The Manhattan District Attorney’s Office said it will begin a “preliminary review” of the death of Omaha-born civil rights leader Malcolm X, the New York Times said, after a new documentary was released presenting evidence of two wrongful convictions in his assassination.
The documentary series, “Who Killed Malcolm X?,” which began streaming on Netflix on Feb. 7, presents evidence that two of the three men convicted for assassinating Malcolm X in 1965 are actually innocent.
Muhammad Abdul Aziz, who was paroled in 1985, and Khalil Islam, who died in 2009, have both maintained that they are innocent, according to the Washington Post.
Talmadge Hayer, the third man convicted in the assassination, confessed to the assassination and has said that Aziz and Islam are innocent, the Washington Post said.
The birthsite of Malcolm X, born Malcolm Little, is located at 3448 Pinkney St. in Omaha and is marked by a National Register of Historic Places sign. The Malcolm X Memorial Foundation has a building just steps away at 3448 Evans St.
Creighton’s Dawn Irlbeck, an associate professor of criminal justice, race and policing, took her Introduction to Criminal Justice class to the historical marker and memorial center on Feb. 7, the day the documentary series was released.
The trip was two weeks before the anniversary of Malcolm X’s death and the same day the documentary began streaming.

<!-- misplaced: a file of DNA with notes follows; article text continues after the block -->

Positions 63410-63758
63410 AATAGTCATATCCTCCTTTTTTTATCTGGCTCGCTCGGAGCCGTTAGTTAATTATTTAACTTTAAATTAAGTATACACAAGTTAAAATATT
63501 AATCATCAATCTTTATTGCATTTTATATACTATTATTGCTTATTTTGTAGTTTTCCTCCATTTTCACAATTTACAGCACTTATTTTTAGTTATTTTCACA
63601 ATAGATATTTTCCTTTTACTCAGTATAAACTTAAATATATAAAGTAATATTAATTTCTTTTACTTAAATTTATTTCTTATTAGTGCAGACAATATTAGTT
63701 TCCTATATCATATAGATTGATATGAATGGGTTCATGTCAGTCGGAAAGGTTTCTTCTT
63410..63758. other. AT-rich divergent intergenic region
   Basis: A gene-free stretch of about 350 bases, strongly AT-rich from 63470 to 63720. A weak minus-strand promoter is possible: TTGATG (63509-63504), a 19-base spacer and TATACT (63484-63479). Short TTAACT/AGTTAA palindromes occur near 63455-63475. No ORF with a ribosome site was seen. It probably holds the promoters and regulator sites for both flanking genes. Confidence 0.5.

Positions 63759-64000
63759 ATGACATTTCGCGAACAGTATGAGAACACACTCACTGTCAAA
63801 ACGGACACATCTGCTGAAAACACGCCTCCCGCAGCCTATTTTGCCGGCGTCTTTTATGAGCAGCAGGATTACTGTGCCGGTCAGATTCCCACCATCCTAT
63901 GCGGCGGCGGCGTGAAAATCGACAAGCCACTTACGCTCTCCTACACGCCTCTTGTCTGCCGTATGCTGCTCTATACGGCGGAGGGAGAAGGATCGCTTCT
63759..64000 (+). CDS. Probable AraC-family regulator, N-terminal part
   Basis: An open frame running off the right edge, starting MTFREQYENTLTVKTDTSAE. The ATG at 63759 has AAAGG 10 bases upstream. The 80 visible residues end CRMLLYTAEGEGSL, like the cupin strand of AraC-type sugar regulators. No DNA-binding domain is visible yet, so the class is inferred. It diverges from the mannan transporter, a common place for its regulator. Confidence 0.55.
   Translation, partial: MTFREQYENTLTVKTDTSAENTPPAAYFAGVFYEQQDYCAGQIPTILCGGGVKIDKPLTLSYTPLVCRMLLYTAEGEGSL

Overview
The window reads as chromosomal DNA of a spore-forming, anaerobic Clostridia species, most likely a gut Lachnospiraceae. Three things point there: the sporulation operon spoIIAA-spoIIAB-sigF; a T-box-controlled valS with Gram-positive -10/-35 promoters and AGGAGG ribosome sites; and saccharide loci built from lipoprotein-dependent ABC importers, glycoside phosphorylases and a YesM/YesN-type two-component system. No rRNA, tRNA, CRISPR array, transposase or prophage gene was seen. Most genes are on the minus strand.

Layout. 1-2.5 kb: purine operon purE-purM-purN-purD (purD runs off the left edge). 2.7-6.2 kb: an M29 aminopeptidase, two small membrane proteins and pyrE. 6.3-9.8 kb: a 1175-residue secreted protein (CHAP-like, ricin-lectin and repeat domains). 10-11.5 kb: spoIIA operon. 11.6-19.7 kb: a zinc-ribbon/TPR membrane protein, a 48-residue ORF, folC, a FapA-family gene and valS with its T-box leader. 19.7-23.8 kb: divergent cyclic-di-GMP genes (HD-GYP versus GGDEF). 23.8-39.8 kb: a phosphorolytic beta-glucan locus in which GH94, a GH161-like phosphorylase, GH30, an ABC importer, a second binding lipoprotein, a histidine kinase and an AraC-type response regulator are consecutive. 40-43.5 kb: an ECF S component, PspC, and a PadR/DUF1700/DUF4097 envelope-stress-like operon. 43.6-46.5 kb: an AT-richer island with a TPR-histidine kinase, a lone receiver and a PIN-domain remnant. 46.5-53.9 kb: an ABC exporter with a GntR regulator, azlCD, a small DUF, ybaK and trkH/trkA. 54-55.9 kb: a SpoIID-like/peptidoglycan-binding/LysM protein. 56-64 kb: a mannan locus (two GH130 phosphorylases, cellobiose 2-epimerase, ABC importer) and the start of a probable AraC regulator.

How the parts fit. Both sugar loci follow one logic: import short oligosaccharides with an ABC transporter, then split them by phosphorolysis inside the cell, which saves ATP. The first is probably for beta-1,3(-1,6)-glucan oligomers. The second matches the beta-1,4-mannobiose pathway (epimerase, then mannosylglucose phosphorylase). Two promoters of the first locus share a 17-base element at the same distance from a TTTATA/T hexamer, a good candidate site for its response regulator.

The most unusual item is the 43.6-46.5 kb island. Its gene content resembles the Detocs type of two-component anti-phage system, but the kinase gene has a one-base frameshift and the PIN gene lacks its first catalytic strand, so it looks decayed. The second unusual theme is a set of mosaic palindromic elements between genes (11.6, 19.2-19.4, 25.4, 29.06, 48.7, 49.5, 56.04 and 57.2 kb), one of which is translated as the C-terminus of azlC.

“I find it interesting that they are deciding to reopen the investigation into his assassination,” said Taylor Wiley, a freshman in the College of Arts and Sciences. “I think it could play a role in educating the younger generation about Malcolm X and his value.”
Wiley is in the criminal justice course for her sociology major and went to see Malcolm X’s birth site with the class.
Wiley has not yet seen the documentary, but she said she would like to watch it to learn more about Malcolm X and U.S. history. She also said that as a student from out of state, it may help her better understand Omaha.
“I think as Creighton students, we have an obligation to look for more understanding and to connect with our community,” Wiley said. “Watching the documentary and going to the memorial can assist in that.”